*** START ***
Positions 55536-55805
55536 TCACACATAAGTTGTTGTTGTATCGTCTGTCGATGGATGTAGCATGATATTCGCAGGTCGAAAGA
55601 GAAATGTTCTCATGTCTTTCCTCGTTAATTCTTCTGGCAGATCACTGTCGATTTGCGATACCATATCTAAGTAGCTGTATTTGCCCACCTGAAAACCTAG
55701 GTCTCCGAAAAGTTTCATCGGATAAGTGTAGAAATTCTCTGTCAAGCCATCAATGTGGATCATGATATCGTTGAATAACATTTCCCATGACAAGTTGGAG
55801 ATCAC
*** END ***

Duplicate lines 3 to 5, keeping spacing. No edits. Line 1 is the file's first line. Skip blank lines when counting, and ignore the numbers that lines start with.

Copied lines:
55601 GAAATGTTCTCATGTCTTTCCTCGTTAATTCTTCTGGCAGATCACTGTCGATTTGCGATACCATATCTAAGTAGCTGTATTTGCCCACCTGAAAACCTAG
55701 GTCTCCGAAAAGTTTCATCGGATAAGTGTAGAAATTCTCTGTCAAGCCATCAATGTGGATCATGATATCGTTGAATAACATTTCCCATGACAAGTTGGAG
55801 ATCAC